Keeping It Real With CanVis


My CanVis Story

During my brief time here at the NOAA Office for Coastal Management, I’ve been lucky to get to work with CanVis to supplement the Sea Level Rise Viewer.

CanVis is a really cool visualization tool developed by the U.S. Department of Agriculture’s National Agroforestry Center. It allows users to “see” potential impacts of development and natural processes by inserting objects (docks, vegetation, buildings, etc.) on top of a background image to create a photorealistic image.

I was first exposed to CanVis as a graduate student at East Carolina University. My colleagues, Michelle Covi, Brent Gore, and Travis Hill, and I were working on a project that aimed to more effectively communicate and visualize sea level rise vulnerability in the Albemarle-Pamlico Estuarine System in North Carolina. Naturally, we thought that CanVis simulations would be a great addition to the maps that we created, because we could really see what the effect of sea level rise would look like in locations that they were familiar with.

Unfortunately, we came across a huge bump in the road. None of us knew how to accurately simulate sea level rise at set increments. This was a big problem because in an area with low elevation like coastal North Carolina, a few centimeters of sea level rise is the difference between a small amount of land loss and widespread inundation. Because we were unable to create credible sea level rise simulation visualizations, we ultimately decided to scrap using CanVis. And our zealous plans to travel the North Carolina coast to take pictures of landmarks and historic waterfronts (and catching some waves, time permitting of course) went down the drain.

If Only We Read the Manual

It turns out that if my colleagues did a better job of research, we would have found that there is a scale tool in the Drawing Aids Library. This handy tool is calibrated to an actual ruler and allows the user to base relative measurements off a known object and would have made simulating sea level rise very simple.

The scale bar can be moved next to any item in the picture and resized. I chose to use a poster at the front of the movie theater (Figure 1). The typical movie theater poster is approximately 40 inches; I sized the scale bar so that each unit is 20 inches based on this assumption. Therefore, to show a 2 feet inundation, water heights need to be at 1.4 units on the scale bar.

View of a movie theater with a poster in front and the CanVis ruler next to the poster.
Figure 1.

The scale bar needs to be moved to the edge of the image and placed where the bottom aligns with the ground. All that’s left to be done is to use the Area tool to outline the inundated area (Figure 2), and then use the Perspective Library to fill the area with an appropriate water texture (Figure 3).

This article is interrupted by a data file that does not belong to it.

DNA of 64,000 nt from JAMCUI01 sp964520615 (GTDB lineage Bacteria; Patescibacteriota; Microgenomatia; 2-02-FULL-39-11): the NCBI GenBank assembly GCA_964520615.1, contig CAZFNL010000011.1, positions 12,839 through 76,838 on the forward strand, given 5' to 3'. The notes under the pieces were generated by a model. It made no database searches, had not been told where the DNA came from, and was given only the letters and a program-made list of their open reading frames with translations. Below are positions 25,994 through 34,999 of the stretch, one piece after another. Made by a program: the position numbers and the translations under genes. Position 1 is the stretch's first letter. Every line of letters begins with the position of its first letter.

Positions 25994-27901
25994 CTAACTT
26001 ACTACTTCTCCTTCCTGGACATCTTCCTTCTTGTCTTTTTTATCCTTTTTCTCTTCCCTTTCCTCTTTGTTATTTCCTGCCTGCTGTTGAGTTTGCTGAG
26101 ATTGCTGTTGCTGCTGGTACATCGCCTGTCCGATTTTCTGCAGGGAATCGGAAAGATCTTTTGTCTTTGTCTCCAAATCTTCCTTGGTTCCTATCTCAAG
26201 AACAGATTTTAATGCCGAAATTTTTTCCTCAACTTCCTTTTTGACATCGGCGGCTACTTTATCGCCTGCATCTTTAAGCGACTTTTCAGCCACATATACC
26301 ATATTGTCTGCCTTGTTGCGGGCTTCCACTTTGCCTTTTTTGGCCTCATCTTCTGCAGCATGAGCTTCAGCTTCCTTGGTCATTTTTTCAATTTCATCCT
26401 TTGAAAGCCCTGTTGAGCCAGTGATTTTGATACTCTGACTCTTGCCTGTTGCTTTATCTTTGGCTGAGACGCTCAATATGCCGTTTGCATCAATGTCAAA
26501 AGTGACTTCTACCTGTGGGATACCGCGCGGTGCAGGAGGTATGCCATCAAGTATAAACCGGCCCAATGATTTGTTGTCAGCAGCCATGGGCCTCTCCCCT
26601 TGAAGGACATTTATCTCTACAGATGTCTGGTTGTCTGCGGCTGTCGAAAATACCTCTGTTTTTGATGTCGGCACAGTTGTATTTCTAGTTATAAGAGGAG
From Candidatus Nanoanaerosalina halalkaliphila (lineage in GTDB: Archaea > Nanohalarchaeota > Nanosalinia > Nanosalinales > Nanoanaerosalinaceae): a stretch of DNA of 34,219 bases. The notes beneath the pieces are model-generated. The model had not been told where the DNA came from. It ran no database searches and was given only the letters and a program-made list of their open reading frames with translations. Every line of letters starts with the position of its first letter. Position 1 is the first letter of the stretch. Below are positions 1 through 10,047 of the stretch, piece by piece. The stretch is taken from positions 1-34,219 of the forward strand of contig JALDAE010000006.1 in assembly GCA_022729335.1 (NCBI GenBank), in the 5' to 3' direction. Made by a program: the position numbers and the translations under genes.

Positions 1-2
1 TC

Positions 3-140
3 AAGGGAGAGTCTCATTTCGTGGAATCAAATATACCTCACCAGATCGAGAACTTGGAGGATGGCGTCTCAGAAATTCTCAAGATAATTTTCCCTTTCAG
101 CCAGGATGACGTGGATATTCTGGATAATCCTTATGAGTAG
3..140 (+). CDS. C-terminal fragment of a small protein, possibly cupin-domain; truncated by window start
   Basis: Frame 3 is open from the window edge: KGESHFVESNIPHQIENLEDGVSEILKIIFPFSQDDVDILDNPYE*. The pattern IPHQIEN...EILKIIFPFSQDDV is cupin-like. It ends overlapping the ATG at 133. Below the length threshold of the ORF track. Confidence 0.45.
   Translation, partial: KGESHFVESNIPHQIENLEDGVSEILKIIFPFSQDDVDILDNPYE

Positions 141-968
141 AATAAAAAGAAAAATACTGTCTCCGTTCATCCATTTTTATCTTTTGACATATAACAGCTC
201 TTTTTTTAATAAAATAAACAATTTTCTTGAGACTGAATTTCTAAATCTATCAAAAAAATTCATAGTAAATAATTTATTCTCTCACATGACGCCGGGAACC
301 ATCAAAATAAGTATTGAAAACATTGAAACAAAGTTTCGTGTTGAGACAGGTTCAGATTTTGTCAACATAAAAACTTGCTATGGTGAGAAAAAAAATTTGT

Image showing the area tool used to outline the inundated area.
Figure 2.
Image after the perspective library has been used to fill the inundation area with textured water.
Figure 3

It’s really that easy. And by using this simple methodology, we would have been able to create more credible inundation simulations than just eye-balling the water level (Figure 4).

Final image of simulated inundation.
Figure 4

Credibility is Key

This brings up another very important issue with using CanVis, which is maintaining credibility with CanVis and creating visualizations that are as “real” as possible. The guidance document Using Photorealistic Visualizations outlines the three A’s of being credible: Accuracy, Accountability, and Accessibility.

In addition to following the three A’s for credibility, it is important that the image looks real (USDA National Agroforestry Center 2006). This can be achieved by adjusting the colors, texture, and lighting of the image, as well as adding relevant objects such as vegetation, animals, people, or structures. It is important to not get too creative with this aspect of CanVis. It will be hard for anyone to accept a sea level rise simulation if there are giant Labradors and UFOs hovering over orange water (Figure 5).

image series showing: well-done simulated inundation; the original image of a suburban street; and the image with orange water, a UFO and a giant Labrador.
Figure 5

Figure 5

Thankfully, there are many resources that address these issues and more on the Support section for the CanVis tool.

References

U.S. Department of Agriculture, National Agroforestry Center. 2006. “Photo-Realistic Visual Simulation: An Agroforestry Planning Tool.” Authors: G. W. Wells and G. Bentrup. Agroforestry Notes. Number 30: 1-4.

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